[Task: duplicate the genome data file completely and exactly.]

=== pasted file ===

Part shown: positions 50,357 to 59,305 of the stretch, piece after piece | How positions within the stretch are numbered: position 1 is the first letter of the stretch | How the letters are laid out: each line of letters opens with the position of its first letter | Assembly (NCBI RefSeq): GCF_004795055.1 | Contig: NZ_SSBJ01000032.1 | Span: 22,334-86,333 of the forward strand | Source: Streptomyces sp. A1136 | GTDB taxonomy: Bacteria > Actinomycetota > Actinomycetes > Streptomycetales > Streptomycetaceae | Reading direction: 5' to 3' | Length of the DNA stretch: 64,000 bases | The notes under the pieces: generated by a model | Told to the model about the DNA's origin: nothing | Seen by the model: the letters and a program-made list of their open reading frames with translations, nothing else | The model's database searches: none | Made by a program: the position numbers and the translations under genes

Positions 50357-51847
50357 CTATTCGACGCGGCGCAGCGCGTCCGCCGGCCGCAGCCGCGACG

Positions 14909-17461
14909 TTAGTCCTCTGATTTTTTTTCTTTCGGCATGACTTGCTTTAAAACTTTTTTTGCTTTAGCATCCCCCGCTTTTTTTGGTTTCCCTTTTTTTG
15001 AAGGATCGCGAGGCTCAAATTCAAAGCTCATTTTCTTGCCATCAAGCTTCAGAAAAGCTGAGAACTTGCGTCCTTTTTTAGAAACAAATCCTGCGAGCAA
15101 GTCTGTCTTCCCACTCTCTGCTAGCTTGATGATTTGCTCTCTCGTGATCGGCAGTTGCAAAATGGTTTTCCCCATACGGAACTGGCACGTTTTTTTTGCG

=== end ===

Part shown: positions 50,357 to 59,305 of the stretch, piece after piece | How positions within the stretch are numbered: position 1 is the first letter of the stretch | How the letters are laid out: each line of letters opens with the position of its first letter | Assembly (NCBI RefSeq): GCF_004795055.1 | Contig: NZ_SSBJ01000032.1 | Span: 22,334-86,333 of the forward strand | Source: Streptomyces sp. A1136 | GTDB taxonomy: Bacteria > Actinomycetota > Actinomycetes > Streptomycetales > Streptomycetaceae | Reading direction: 5' to 3' | Length of the DNA stretch: 64,000 bases | The notes under the pieces: generated by a model | Told to the model about the DNA's origin: nothing | Seen by the model: the letters and a program-made list of their open reading frames with translations, nothing else | The model's database searches: none | Made by a program: the position numbers and the translations under genes

Positions 50357-51847
50357 CTATTCGACGCGGCGCAGCGCGTCCGCCGGCCGCAGCCGCGACG

Positions 14909-17461
14909 TTAGTCCTCTGATTTTTTTTCTTTCGGCATGACTTGCTTTAAAACTTTTTTTGCTTTAGCATCCCCCGCTTTTTTTGGTTTCCCTTTTTTTG
15001 AAGGATCGCGAGGCTCAAATTCAAAGCTCATTTTCTTGCCATCAAGCTTCAGAAAAGCTGAGAACTTGCGTCCTTTTTTAGAAACAAATCCTGCGAGCAA
15101 GTCTGTCTTCCCACTCTCTGCTAGCTTGATGATTTGCTCTCTCGTGATCGGCAGTTGCAAAATGGTTTTCCCCATACGGAACTGGCACGTTTTTTTTGCG